Dendrology - My E-town -

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Dendrology - My E-town -
Joseph J. Wunderlich
May 19, 2016
Dendrology
Backyard Tree Species
ΔΔ
As I mentioned in my first paper on ornithology, I’ve documented every bird I have been able to
spot in our yard. I mentioned how we owe our lush arboretum for attracting so many unique visitors.
Here I will be documenting in detail every tree and bush in our yard with the exclusion of weeds. I’ve
debated what trees to leave out, as many trees near our back fence have grown on their own. Most of
these unwanted trees are mulberries, which I am currently cutting down.
Our yard has a basic three-acre square layout that is fenced off by a 5ft metal fence on all sides,
beginning at the edge of our driveway and looping all the way around to the side of our garage, which
itself is a separate building from our house. Right of our driveway is a large sloped area that is still
technically part of our property, though we keep it open to the road to allow our farming neighbors to
mow it over on their way to harvesting the corn fields directly behind our yard. In this open field we
have an L-shaped wall of hybrid willow austrees that wall off our neighbors’ view from us for privacy.
On the other side of our yard we’ve planted a long row of the same austrees but to block off our closer
neighbor, as well as a somewhat distant, towering landfill. In between both rows of austrees on the
perimeter of our fence are invasive white mulberry trees. These are incredibly difficult to deal with
because they grow right up against walls and snuggly against other trees, making them a pain to try and
chop down with an axe and dangerous to mow with a chainsaw. It doesn’t help that they also grow back
even after you have chopped them down, meaning uprooting them is the only viable option. Also, near
the very back of our yard are 6 large black locusts, in between which are a few trees of heaven.
Now that our austrees are out of the way, at the moment at least, I’ll move on to the trees in
our inner back yard, working my way from the outside in. Near the back of our garage and the steps to
our shop-house connection, there are two small pear trees. If you read my original bird paper you’ll
know that the one nearest to the shop has been taken over by a mother mourning dove. In the very far
left hand corner of our yard is a medium sized sugar maple that is now a Cenotaph (grave where no
body is present) for an orange and white cat named meow-meow that passed away recently, he loved to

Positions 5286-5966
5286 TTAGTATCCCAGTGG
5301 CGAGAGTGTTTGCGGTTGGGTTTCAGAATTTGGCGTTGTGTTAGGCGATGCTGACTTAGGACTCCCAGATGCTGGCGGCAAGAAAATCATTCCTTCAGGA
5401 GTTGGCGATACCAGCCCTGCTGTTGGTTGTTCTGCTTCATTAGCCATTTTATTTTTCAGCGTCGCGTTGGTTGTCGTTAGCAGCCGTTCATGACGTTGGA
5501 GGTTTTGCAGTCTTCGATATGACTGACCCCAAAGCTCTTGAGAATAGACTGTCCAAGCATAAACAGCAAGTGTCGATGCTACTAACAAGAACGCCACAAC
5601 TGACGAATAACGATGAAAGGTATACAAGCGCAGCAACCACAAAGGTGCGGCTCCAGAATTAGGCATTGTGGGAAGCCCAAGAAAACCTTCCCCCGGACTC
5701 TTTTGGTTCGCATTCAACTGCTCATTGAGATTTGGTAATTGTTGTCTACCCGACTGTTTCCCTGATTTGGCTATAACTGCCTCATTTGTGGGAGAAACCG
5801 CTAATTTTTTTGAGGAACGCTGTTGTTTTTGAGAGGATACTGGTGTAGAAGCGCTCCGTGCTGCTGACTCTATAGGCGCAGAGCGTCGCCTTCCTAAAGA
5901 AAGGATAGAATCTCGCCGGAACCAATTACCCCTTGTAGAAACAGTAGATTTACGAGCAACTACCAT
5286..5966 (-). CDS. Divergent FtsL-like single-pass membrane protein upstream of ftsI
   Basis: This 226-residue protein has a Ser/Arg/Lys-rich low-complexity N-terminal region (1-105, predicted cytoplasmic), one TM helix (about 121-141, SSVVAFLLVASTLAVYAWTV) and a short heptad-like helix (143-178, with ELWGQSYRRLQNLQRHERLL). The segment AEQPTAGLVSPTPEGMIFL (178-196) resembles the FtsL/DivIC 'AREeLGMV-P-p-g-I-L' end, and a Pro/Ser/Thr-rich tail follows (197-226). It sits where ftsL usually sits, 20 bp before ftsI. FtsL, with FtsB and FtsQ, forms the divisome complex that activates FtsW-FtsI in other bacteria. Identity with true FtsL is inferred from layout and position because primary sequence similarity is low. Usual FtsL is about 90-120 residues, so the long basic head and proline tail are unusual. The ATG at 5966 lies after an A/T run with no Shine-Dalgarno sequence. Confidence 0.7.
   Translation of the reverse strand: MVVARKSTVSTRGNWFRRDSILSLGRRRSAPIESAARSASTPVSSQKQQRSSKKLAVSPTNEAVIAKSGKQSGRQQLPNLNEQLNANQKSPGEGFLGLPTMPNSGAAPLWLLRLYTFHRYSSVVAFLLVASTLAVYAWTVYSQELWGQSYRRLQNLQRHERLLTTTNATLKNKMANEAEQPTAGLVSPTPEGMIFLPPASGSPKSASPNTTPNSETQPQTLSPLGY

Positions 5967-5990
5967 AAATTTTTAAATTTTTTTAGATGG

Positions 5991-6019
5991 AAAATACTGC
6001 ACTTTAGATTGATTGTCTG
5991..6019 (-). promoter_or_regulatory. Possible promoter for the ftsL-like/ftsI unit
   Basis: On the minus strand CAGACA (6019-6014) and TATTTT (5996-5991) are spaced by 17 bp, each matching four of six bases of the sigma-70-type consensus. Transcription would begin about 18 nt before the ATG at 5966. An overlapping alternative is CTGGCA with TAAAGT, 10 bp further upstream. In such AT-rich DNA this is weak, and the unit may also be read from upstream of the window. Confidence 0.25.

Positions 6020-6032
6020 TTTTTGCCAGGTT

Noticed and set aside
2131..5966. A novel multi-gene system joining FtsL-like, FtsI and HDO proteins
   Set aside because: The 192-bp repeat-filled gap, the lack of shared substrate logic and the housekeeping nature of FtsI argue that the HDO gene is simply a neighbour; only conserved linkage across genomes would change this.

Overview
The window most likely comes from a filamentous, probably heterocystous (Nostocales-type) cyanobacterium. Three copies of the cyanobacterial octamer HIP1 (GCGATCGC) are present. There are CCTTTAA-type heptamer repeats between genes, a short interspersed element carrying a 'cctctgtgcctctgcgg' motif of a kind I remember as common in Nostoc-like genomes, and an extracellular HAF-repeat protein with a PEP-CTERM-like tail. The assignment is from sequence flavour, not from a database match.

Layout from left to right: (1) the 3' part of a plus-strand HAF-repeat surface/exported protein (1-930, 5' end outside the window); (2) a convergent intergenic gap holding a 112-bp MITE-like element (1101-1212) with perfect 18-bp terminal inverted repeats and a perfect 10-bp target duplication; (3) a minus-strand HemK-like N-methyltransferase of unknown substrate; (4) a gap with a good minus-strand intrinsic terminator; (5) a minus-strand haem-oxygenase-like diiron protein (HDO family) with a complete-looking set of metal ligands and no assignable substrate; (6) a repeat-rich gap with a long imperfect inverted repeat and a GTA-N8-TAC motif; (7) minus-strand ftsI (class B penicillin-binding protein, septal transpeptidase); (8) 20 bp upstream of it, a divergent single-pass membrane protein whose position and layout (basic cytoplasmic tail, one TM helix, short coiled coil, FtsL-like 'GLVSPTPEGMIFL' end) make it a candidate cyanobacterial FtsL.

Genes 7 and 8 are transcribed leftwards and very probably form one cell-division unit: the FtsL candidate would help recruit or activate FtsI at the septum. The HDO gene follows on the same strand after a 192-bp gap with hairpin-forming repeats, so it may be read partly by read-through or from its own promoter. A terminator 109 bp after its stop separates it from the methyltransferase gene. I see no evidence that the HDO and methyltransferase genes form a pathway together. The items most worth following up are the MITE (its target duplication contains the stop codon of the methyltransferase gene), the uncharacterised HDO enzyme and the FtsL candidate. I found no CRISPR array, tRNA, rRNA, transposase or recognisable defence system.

sit under this tree. Right beside our garden is a Korean Yoshino cherry tree. In the corner where our
house’s new addition meets the old house lies an American holly that keeps its leaves year-round
because it is coniferous. In no specific location in our backyard we planted 3 other austrees that grew
bigger than all the bordering ones, likely due to larger space for their roots I’d assume. Close to our
barn is a young shagbark hickory, a European crabapple, and a tall white spruce. Finally, in the dead
center of our yard is an enormous English walnut that offers shade to the whole scene.
Continuing on now to the trees in our front yard. Immediately visible upon entering our
driveway is a large greater pear. Under the shade of the pear is a flowering dogwood surrounded at its
base with several small flowers enclosed by a rock circle. Surrounding the perimeter of the garden to
block the view of the road is a row of hicks yew bushes. Finally, to bring the whole yard together is a
tall Japanese red maple that casts shadows into both my room and my sister’s every morning.
Below is an architectural site plan done in Revit architecture with labels identifying all trees.
Text boxes in green represent deciduous trees, while coniferous trees are shown in blue.
Sycamore
European Crabapple
American Holly
Austrees
Greater Austrees
Sugar Maple
Yoshino Cherry
Mulberry
Golden Giant Austree
Japanese Maple
English Walnut
Hicks Yew
Flowering Dogwood
Black Locust
Greater Pear
Shagbark Hickory
Red Mulberry
Lesser Pear
Austrees (cont.)
Greater Austrees
N
Sugar Maple
Norway Spruce
Identified species w/ details.
Here is an up-to-date list of all live trees on or near our property including full view, bark, and leaves.
American Holly
Ilex opaca
Family: Aquifoliaceae
Type: Coniferous
Branching: Alternate
On property: 1
American Sycamore
Platanus occidentalis
Family: Plantanaceae
Type: Deciduous
Branching: Alternate
(This tree is on our neighbor’s property)
Austree (Hybrid Willow)
Greater Variation
Salix matsudana × Salix alba
Family: Salicaceae
Type: Deciduous
Branching: Alternate
On property: 5 Greater,
36 Lesser
This combination of willow genetics has created
a species that grows extremely quickly, usually
reaching 20' within two years of planting. Can
also reach 50 – 70’ if given enough space and
fertile soil.
Black Locust
Robinia pseudoacacia
Family: Fabaceae
Type: Deciduous
Branching: Alternate
On property: 6
Lesser Variation
English Walnut
Juglans regia
Family: Juglandaceae
Type: Deciduous
Branching: Alternate
On property: 1
European Crabapple
Malus sylvestris
Family: Rosaceae
Type: Deciduous
Branching: Alternate
On property: 1
European Pear
Greater Variation
Pyrus communis
Family: Rosaceae
Type: Deciduous
Branching: Alternate
On property: 1 Greater,
2 Lesser
Lesser Variation
Flowering Dogwood
Cornus florida